Undeterred by frigid temperatures last Friday morning, Highway Department workers planted several trees — maples and redbuds — along Cobbetts Lane, just east of Coecles Place. It was all part of an shared effort between Friends of Trees, a nonprofit civic organization, and Shelter Island Town to assure that healthy trees will continue to dot Shelter Island’s landscape for future generations, according to Tim Purtell, chairman of the group.
Plans also were in place to plant a kousa dogwood tree in the Center as part of the late fall effort.
Selection of trees and sites where they’ll be planted is a result of a joint decision between Friends of Trees and the town, Mr. Purtell said. The seven-member board of Friends of Trees discusses possible sites and then works with Highway Department Superintendent Jay Card Jr. to determine if those sites are the most ideal for the young trees.
Weather and disease claim existing trees from time to time, necessitating ongoing planting and stewardship to ensure ongoing beauty on the Island, he said.
Original plans called for this round of planting to take place last spring, but there were delays in getting the trees to Shelter Island from upstate, Mr. Purtell said.
The organization sprung up in 1996 under the auspices of Yioula van Rynbach and Don Kornrumpf and others who wanted to assure the preservation of trees on the Island, he said. Today, the organization has a membership of about 120 people, he said.
Since its inception, the group has been responsible for adding 50 trees in various parts of the Island. Members pay dues to support the purchase of the trees that town workers plant and maintain, he said, noting that Mr. Card manages to secure the saplings at very competitive prices.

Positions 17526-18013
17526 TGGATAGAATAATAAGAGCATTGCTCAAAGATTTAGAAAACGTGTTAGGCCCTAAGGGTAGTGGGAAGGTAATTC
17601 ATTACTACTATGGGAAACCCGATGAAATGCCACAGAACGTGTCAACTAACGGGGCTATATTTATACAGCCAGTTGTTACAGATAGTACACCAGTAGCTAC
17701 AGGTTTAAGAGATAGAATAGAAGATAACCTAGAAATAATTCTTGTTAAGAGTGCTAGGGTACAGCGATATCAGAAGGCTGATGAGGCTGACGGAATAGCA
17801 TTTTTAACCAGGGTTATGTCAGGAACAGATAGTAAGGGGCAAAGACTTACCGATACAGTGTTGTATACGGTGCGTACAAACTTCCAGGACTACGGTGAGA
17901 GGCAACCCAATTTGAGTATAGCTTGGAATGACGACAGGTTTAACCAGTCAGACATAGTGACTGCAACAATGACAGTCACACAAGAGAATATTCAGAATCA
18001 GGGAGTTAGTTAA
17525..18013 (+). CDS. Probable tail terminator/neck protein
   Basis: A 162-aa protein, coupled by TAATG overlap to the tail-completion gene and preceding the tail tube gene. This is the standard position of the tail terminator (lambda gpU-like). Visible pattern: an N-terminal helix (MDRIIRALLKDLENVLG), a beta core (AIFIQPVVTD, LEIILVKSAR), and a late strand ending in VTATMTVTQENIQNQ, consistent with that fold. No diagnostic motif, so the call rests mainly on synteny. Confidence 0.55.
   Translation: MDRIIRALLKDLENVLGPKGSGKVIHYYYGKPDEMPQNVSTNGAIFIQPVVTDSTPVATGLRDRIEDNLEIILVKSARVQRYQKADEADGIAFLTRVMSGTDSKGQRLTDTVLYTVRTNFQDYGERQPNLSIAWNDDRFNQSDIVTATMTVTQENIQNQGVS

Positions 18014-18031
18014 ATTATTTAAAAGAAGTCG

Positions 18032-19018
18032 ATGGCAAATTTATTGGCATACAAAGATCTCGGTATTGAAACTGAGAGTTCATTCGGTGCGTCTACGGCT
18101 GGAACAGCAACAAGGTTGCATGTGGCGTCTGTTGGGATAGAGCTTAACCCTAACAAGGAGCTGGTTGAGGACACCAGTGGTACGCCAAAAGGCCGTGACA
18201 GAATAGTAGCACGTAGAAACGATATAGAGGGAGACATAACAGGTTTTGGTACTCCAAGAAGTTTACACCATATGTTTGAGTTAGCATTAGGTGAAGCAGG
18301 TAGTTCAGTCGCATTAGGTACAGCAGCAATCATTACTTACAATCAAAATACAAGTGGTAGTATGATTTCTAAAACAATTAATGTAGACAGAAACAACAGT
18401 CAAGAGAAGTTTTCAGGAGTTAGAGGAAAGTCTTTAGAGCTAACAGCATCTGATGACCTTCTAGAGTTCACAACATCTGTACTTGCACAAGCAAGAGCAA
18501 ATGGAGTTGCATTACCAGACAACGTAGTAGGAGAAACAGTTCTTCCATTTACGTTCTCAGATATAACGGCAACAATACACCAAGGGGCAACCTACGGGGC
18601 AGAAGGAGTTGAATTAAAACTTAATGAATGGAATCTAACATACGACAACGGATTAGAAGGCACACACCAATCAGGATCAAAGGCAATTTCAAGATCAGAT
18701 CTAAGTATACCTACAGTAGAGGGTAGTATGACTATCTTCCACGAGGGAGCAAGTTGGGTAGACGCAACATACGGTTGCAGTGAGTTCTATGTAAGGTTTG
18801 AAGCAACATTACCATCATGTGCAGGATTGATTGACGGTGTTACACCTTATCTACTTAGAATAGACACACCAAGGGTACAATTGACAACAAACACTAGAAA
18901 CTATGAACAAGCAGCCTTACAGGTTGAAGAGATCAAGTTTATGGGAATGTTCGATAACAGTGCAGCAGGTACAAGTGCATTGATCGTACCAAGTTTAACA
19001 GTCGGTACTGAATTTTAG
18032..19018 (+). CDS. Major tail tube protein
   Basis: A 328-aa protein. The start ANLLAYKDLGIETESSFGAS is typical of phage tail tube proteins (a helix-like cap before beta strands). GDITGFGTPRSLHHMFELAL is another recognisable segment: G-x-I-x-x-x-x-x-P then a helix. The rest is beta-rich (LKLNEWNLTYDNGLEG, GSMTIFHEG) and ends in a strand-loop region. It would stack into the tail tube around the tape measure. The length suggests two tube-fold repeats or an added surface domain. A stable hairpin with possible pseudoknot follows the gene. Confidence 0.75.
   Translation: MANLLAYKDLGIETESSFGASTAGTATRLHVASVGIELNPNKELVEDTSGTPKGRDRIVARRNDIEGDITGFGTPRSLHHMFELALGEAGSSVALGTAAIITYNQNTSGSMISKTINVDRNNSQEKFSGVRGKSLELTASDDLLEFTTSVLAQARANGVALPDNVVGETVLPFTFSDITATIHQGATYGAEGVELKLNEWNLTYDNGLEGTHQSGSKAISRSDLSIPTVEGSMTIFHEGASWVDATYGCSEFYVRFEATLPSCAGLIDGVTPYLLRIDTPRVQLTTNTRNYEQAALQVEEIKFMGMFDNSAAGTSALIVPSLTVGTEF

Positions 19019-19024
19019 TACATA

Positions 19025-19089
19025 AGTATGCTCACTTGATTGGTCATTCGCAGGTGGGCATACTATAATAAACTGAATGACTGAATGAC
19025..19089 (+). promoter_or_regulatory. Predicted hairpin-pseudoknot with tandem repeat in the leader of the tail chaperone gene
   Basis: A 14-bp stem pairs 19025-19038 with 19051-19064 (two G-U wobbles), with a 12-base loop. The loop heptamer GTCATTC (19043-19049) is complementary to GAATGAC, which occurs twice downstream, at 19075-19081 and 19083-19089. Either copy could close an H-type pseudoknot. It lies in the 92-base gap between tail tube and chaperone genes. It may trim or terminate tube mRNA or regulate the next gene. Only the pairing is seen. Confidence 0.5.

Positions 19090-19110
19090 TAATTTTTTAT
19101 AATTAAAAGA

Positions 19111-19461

Through the years, Friends of Trees has overseen the plantings of oaks, kousa dogwoods, sweetgums, horse chestnuts and others. Among sites where trees have been planted are on Manhanset, Midway, St. Mary’s roads as well as Cobbetts Lane. Last year, 11 maple trees were planted on Cobbetts and last week’s effort was to fill in gaps to prepare for a time when some of the older maples die out, Mr. Purtell said.
He and Angela van Rynbach, a board member of Friends of Trees, were onsite Friday morning to observe the workers.
Original plans called for planting to take place last spring, but shipping of the trees was delayed, leading to the late fall planting.
If trees were to disappear from the landscape as a result of storms and diseases without efforts to replace them, some of the Island’s beauty could be lost forever, Mr. Purtell said.
Besides the new planting, the organization has helped to maintain the town’s historic linden trees and to mark 75 trees throughout Shelter Island as Landmarks.
What’s more, Friends of Trees assumes an educational role, offering walks around the Island to show people the diversity of the trees here and to talk about their importance, not only to the beauty of the Island, but to explain how the role trees play in reducing runoff, filtering pollutants and providing habitat and food for wildlife, Mr. Purtell said.
In the spring of 2014, Friends of Trees plans to schedule several such tours, Ms. van Rynbach said.